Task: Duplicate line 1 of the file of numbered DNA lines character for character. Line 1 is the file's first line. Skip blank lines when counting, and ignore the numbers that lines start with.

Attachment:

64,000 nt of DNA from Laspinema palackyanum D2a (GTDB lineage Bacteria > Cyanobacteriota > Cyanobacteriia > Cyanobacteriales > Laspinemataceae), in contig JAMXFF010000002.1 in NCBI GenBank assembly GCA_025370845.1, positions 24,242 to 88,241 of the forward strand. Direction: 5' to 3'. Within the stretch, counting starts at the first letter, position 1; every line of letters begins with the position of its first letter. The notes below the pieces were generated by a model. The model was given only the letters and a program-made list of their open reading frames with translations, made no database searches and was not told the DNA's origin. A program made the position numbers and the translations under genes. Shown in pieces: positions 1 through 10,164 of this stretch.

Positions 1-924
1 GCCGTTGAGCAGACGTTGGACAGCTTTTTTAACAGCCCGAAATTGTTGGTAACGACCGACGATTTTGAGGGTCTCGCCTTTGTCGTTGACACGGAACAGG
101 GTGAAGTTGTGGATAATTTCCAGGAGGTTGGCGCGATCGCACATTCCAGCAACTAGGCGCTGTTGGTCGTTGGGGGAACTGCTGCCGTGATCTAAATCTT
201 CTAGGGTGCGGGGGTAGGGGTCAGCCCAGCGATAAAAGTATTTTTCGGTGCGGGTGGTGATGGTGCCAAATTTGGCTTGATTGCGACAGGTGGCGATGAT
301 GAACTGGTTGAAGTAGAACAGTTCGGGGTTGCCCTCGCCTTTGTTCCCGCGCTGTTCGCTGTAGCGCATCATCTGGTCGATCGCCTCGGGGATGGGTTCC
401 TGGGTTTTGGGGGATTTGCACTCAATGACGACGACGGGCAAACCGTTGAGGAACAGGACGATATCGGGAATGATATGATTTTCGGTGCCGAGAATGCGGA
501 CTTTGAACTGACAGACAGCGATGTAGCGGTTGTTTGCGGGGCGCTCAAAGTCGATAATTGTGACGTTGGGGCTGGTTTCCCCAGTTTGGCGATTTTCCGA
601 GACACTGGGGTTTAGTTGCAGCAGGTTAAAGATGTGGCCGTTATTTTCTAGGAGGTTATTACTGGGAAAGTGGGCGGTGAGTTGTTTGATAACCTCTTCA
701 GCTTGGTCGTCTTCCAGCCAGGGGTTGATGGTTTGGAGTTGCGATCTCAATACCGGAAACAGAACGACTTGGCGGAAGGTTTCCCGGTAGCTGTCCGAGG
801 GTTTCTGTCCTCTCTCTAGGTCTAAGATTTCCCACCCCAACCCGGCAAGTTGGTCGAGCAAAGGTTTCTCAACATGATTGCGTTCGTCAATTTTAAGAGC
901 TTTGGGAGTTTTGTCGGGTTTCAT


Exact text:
64,000 nt of DNA from Laspinema palackyanum D2a (GTDB lineage Bacteria > Cyanobacteriota > Cyanobacteriia > Cyanobacteriales > Laspinemataceae), in contig JAMXFF010000002.1 in NCBI GenBank assembly GCA_025370845.1, positions 24,242 to 88,241 of the forward strand. Direction: 5' to 3'. Within the stretch, counting starts at the first letter, position 1; every line of letters begins with the position of its first letter. The notes below the pieces were generated by a model. The model was given only the letters and a program-made list of their open reading frames with translations, made no database searches and was not told the DNA's origin. A program made the position numbers and the translations under genes. Shown in pieces: positions 1 through 10,164 of this stretch.